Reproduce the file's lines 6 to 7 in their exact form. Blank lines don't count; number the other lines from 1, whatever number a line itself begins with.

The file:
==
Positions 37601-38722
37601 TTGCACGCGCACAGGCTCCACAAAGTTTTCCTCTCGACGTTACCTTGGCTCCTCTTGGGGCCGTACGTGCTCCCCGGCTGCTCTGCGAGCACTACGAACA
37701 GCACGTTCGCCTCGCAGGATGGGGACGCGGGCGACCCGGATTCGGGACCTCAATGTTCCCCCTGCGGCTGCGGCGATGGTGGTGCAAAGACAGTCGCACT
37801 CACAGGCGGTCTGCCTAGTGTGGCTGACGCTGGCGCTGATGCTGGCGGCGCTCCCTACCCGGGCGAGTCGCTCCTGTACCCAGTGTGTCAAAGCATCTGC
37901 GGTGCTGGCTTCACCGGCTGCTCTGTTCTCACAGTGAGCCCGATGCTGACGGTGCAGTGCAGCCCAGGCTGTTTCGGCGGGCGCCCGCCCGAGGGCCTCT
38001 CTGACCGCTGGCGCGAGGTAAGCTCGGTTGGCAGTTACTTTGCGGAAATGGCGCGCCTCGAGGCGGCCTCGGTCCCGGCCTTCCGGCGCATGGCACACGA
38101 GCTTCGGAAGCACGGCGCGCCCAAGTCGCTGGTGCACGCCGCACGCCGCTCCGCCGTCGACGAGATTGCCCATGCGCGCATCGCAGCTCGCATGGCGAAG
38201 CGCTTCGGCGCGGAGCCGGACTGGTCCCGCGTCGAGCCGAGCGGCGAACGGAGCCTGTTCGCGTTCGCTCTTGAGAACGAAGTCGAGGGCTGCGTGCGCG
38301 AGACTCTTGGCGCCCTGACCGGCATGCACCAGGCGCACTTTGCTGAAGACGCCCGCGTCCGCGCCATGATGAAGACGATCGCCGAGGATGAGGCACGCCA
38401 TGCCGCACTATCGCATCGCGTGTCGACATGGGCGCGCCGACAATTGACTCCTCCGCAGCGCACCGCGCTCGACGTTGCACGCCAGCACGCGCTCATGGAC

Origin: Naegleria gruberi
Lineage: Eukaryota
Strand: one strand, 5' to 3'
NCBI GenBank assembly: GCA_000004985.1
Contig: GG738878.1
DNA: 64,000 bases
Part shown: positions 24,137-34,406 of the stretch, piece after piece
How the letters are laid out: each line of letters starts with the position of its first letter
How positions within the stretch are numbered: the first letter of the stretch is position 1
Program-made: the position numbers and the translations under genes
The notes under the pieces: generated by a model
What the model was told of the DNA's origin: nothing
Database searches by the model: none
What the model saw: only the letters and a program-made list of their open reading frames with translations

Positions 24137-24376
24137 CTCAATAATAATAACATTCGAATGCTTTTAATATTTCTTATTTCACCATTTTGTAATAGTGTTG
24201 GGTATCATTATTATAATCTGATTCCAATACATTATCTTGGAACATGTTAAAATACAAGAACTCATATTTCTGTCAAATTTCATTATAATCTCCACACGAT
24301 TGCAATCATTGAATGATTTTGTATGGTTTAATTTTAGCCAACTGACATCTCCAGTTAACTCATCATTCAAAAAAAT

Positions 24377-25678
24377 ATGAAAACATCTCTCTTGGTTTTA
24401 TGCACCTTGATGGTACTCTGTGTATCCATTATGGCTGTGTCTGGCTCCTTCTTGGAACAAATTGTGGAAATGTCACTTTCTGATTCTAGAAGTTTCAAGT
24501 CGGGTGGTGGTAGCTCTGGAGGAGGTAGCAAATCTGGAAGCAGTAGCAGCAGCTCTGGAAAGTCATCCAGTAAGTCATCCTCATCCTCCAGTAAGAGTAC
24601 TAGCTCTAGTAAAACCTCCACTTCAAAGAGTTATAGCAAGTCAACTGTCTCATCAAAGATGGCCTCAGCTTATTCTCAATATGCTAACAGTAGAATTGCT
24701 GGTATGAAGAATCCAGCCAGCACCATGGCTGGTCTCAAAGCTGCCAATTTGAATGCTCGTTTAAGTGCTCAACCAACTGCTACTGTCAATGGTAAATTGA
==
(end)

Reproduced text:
38001 CTGACCGCTGGCGCGAGGTAAGCTCGGTTGGCAGTTACTTTGCGGAAATGGCGCGCCTCGAGGCGGCCTCGGTCCCGGCCTTCCGGCGCATGGCACACGA
38101 GCTTCGGAAGCACGGCGCGCCCAAGTCGCTGGTGCACGCCGCACGCCGCTCCGCCGTCGACGAGATTGCCCATGCGCGCATCGCAGCTCGCATGGCGAAG